Test track A9 – A public experimental laboratory for autonomous driving

Test track A9 – A public experimental laboratory for autonomous driving

Autonomous Driving is considered by politics and industry as the future of driving. Chancellor Angela Merkel said in June of this year, before students in the Argentine capital of Buenos Aires, that “we […] will only be allowed to drive independently with a special permit in 20 years.”

To achieve this milestone, there are still some steps to do. In order to test the technological progress not only in the laboratory or on roads excluded by the road traffic acts, the Federal Ministry of transport and digital infrastructure (BMVI), under the direction of Alexander Dobrindt (CSU) established in the year 2015 on an approximately 140 kilometer long stretch of the A9 between Nuremberg and Munich, a test track for autonomous driving. Moreover, the Federation is working together with Infineon and Siemens, and equipped the highway in the year 2016 with a “state of the art technology” to win “high-precision real-time data on traffic flow, traffic density, speed, and driving behavior”. The A9 is due to its six tracks and the on the right side of the highway located industry particularly well. In addition, Bayern has a special interest due to its automobile manufacturers Audi and BMW.

Technically up-to-date

In a first step, a radar sensor system was added, that measures all vehicles in real-time. Ten of the systems capture the data that should be provided to the public via mCLOUD. Currently, only the digital maps of the A9 are however available. Added to this in December 2016 were the so-called landmark signs, which allow the vehicles – and their software – to determine the exact position in longitudinal and the transversal direction independently. Together with the Radar sensor and the digital measured maps, and so a further step is done to Autonomous Driving.

Autonomous vehicles have their own sensors and are based on software-level, on the pulse of the time, but they only play out their strengths in the cooperation with other autonomous vehicles and stations on the roadside. For this purpose, communication capabilities are required, that are much faster and lag-free on the one side –  just think of the transmission of a braking instruction of the previous cars – and on the other hand, have a larger bandwidth to be able to transfer all the data from the sensors. For this purpose, Ericsson, BMW, Deutsche Bahn, three mobile operators and various Federal institutes and universities have merged into the consortium 5G-ConnectedMobility. 5G is the successor of the currently available 4. Generation LTE and is operated independently of the regular mobile network. The Deutsche Bahn would also benefit from the railway line of the new network, which is running parallel to the motorway.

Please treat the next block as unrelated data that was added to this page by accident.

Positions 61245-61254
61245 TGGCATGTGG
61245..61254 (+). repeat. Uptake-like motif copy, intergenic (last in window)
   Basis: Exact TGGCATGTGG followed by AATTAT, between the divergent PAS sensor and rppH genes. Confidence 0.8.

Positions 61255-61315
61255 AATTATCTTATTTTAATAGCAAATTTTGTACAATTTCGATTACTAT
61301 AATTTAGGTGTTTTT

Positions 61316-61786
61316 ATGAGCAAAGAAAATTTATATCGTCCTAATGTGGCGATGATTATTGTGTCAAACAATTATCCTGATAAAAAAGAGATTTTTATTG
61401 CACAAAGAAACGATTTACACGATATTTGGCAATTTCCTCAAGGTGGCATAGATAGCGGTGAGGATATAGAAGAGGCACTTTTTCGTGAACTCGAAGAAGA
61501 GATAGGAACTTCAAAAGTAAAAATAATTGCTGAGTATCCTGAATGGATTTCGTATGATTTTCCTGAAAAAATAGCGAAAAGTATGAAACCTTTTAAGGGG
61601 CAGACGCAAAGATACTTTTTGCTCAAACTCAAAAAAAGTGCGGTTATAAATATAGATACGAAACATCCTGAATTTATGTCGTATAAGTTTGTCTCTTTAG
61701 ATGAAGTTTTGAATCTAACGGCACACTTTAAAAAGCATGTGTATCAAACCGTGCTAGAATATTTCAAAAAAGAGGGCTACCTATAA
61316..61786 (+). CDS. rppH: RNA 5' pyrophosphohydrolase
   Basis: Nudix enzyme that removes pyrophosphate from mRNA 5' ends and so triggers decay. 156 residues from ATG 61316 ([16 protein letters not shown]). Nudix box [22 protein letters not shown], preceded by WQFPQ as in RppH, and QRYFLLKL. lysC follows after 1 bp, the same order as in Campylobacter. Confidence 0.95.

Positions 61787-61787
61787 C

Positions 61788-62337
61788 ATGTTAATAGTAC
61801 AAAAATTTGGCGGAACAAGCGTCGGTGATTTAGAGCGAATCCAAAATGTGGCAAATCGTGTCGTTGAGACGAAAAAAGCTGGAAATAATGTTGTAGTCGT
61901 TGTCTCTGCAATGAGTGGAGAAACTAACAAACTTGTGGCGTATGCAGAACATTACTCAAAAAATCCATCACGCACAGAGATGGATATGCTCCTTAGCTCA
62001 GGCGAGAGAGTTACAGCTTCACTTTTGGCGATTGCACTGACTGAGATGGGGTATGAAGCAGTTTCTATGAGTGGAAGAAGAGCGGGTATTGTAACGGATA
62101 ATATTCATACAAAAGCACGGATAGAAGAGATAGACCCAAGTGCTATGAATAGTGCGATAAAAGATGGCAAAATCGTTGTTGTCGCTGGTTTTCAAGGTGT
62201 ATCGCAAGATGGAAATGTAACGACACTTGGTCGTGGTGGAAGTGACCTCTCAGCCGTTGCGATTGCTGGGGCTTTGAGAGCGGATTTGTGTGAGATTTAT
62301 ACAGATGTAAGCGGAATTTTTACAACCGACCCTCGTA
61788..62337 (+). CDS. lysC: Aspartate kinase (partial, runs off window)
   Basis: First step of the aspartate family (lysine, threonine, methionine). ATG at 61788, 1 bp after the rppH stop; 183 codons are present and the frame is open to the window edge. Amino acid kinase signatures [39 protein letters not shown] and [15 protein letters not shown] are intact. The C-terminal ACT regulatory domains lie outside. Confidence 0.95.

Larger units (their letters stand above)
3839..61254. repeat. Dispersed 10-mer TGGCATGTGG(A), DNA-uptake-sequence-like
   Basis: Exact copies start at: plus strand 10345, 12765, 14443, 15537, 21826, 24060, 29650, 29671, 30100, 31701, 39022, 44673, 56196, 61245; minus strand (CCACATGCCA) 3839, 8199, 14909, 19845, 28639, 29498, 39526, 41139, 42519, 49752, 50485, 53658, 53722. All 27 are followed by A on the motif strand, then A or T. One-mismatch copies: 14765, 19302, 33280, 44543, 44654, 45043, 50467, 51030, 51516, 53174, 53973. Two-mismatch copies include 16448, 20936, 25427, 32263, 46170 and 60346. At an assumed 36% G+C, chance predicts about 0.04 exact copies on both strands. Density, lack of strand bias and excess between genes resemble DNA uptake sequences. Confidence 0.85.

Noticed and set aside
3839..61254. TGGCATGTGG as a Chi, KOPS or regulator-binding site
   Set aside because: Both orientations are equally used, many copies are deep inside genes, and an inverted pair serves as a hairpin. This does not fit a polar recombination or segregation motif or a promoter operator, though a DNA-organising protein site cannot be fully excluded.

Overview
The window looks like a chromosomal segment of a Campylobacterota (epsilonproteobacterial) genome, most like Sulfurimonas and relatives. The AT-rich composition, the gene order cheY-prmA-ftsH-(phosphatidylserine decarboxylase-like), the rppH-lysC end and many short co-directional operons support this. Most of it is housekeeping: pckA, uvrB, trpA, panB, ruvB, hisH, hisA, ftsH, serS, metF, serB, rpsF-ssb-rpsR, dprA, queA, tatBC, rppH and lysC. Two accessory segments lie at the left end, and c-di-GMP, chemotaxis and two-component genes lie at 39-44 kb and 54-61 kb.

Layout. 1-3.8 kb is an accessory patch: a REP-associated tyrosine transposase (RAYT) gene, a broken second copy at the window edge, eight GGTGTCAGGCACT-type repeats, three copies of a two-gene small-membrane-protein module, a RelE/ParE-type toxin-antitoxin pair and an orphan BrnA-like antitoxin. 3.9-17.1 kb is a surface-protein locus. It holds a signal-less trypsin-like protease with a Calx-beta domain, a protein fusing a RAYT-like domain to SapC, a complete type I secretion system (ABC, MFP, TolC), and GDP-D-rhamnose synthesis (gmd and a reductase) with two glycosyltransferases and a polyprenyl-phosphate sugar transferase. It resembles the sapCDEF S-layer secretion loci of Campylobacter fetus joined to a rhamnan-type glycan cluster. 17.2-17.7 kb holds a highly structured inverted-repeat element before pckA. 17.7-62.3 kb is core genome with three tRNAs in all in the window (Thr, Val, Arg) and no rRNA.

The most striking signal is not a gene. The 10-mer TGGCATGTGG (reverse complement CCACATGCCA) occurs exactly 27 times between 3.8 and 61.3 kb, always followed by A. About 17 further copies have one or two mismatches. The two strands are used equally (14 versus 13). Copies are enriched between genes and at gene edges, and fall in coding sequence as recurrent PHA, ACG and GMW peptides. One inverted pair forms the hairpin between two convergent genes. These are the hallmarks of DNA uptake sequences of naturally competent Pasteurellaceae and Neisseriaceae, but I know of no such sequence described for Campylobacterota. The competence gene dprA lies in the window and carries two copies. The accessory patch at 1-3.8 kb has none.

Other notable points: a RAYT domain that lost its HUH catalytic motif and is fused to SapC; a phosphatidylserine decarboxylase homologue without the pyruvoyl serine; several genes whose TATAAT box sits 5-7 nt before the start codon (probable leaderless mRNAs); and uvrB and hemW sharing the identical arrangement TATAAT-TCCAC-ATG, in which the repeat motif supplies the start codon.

Another approach in this direction is the cooperation of Bosch, Vodafone and Huawei. The companies are developing the Standard LTE- V2X (LTE Vehicle-to-anything), which corresponds to an LTE extension and can manage without an intermediate cellular network. The range here is approximately 300 meters and is used for direct communication between vehicles. Both systems are currently in the testing phase. Another consortium, – with some of its users being again Ericsson, Toyota, and Intel – takes care of the server parks, which should handle the rapidly growing amount of data in the background.

Will the test track be adopted?

The local car manufacturers accept the offer. After the Federal government has clarified the legal and especially the technical framework conditions, Audi is primarily testing the A9. The pilot project called “Jack” –  an A7, upgraded with numerous sensors and multiple computers, is often on the go, to push the new systems to their limits. Also transport minister Dobrindt, the Bavarian economics minister Ilse Aigner, or Bayern Munich’s coach Carlo Ancelotti came also into the pleasure of a test drive. Private customers can win rides on the Social Media pages of the company. Audi itself is hoping for important insights from the everyday use.

Further testing should also take place in 2018, with large tautliners, which weigh up to 40 tons. These trucks are interesting especially for the logistics and forwarding sector – and thus also for sennder. Here, DB Schenker together with MAN, let trucks drive in the convoys, the so-called truck-platooning. The first truck has a human driver and provides direction and speed, the rest of the trucks follow a so-called electronic tow bar. The distance between the vehicles is thus approximately ten meters, which is supposed to save according to MAN up to 10% of fuel and emissions due to slipstream driving. A further advantage is the increased traffic safety since rear-end collisions are practically excluded. Problems could occur due to the convoy length, because of cars that want to take a motorway exit, and would have to let the entire convoy pass first. These and other practical challenges are to be overcome with such tests as the one on the A9.

The step of about 140 kilometers of test track to the almost 13,000 kilometers. Autobahn in Germany is a mammoth project – not to talk of the federal roads. The beginning is made, but until we are only allowed to drive with a special permit, it will still be some time.